Demographic research shows that Communist China may become the world's most Christian nation in the next 15 years, a projection the godless government in Beijing is doing all it can to refute.
In 1949 the number of Christians in the newly communist nation was estimated at just one million. But by 2010, according to the Pew Research Center's Forum on Religion and Public Life, that number had skyrocketed to more than 58 million Protestants alone, compared to 40 million in Brazil and 36 million in South Africa, two traditionally Christian nations.
Fenggang Yang, a professor of sociology at Purdue University and author of Religion in China: Survival and Revival under Communist Rule, predicted recently that “China is destined to become the largest Christian country in the world very soon.” Yang, considered one of the leading experts on faith and religion in China, said that China's Protestant population is set to swell to some 160 million, putting it ahead of the United States, whose Protestant population topped out at around 159 million a few years ago, but which has reportedly been declining as of late.
By 2030, the total number of both Protestant and Catholic Christians in officially atheist Red China could exceed 247 million, putting it ahead of Mexico, Brazil, and the United States as the most Christian nation in the world, predicted Yang.
He said that while China under Chairman Mao brutally repressed Christianity, after Mao's death in 1976 churches slowly began to reopen — most of them underground and off the official radar. “Mao thought he could eliminate religion,” Yang told The Telegraph newspaper (U.K.). “He thought he had accomplished this. It's ironic — they [China's communist regime] didn't. They actually failed completely.”
The Telegraph noted that today across China, “congregations are booming and more Chinese are thought to attend Sunday services each week than do Christians across the whole of Europe.”
In addition to the many Protestant congregations which are sanctioned under the Chinese government's Three-Self Patriotic Movement, there are tens of millions of additional Chinese individuals and families who have opted to worship in the nation's underground churches, an illegal but growing movement that the Beijing government has spent the past nearly four decades trying in vain to eradicate.
Over the past several years the Beijing government has closed several large congregations that had been meeting illegally for decades in warehouses and other buildings, only to have them continue on street corners or in open fields in righteous defiance of the law.
In response to the predictions by Yang and other experts that Beijing is losing its war against Christianity and that China will soon be the world's most Christian nation, Communist Party officials have struck back with claims that the research is “unscientific” and “obviously inflated.”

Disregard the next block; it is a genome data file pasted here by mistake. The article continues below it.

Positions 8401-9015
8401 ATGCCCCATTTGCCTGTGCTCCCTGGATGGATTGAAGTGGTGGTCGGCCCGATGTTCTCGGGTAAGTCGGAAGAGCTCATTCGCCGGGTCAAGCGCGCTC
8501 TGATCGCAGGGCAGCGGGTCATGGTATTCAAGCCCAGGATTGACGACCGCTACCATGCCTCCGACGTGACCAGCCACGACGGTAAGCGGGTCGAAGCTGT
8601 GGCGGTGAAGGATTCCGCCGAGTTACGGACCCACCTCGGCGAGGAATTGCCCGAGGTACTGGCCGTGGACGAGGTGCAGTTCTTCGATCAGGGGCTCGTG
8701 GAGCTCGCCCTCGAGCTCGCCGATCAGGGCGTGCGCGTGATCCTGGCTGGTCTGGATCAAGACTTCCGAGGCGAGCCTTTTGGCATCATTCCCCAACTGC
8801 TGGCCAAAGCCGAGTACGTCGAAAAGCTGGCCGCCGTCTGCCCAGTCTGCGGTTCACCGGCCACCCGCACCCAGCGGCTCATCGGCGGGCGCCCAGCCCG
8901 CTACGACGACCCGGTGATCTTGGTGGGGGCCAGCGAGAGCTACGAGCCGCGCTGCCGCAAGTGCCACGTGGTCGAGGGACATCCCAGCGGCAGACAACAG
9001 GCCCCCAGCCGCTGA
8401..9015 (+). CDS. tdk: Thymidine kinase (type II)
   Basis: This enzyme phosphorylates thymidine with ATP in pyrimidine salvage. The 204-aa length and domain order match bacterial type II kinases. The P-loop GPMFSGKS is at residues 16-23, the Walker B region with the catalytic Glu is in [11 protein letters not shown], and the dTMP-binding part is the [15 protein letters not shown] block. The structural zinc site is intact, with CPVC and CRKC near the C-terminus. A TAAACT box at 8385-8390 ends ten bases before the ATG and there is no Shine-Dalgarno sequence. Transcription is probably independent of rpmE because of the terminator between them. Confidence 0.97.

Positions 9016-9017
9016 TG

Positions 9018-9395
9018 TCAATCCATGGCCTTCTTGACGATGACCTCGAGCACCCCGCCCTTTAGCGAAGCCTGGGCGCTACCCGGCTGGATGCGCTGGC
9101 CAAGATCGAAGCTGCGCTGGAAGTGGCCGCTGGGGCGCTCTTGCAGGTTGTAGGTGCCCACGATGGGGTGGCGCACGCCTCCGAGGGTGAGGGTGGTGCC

Ye Xiaowen, a Communist Party member and Beijing's top overseer of religious affairs until 2009, responded to Professor Yang's assertion about China’s Christian future by insisting that “China advocates religious freedom and has no objection to people’s right to follow any religion, but it hopes they can proactively integrate into society.” As for numbers, he said that “it is completely meaningless to predict how many people might believe in Christianity in China in the future.”
However, reported the Telegraph, while Ye insisted in 2009 that China had abandoned its decades-long assault on faith, he conceded that “religion continues to concern us” because of fears by communist officials that it could be used to “overthrow” the Communist Party.
While official Communist Party research put the number of Protestant worshipers in China at a mere 26 million in 2012, “members of China’s 'house church' movement believe the true figure is closer to 80 million, since most Christians are forced to worship in underground churches,” reported The Telegraph, adding, “'We multiply the official number by three,' said one house church leader whose congregations do not feature in government statistics.”
In a related story, the Deseret News reported that not only is China a nation where interest in Christianity is growing, “but it also is one of the world's top Bible publishers — with most of the output going for export consumption.”
According to a May 2013 article in The Economist, China's Amity Printing, a company near Shanghai that is the only firm in China permitted to print Bibles, “has the capacity to produce around 18 million Bibles a year in more than 90 languages, including English, Swahili, Zulu and Russian, as well as Braille editions. The 100-millionth Bible, printed last year, is displayed proudly in the lobby.”
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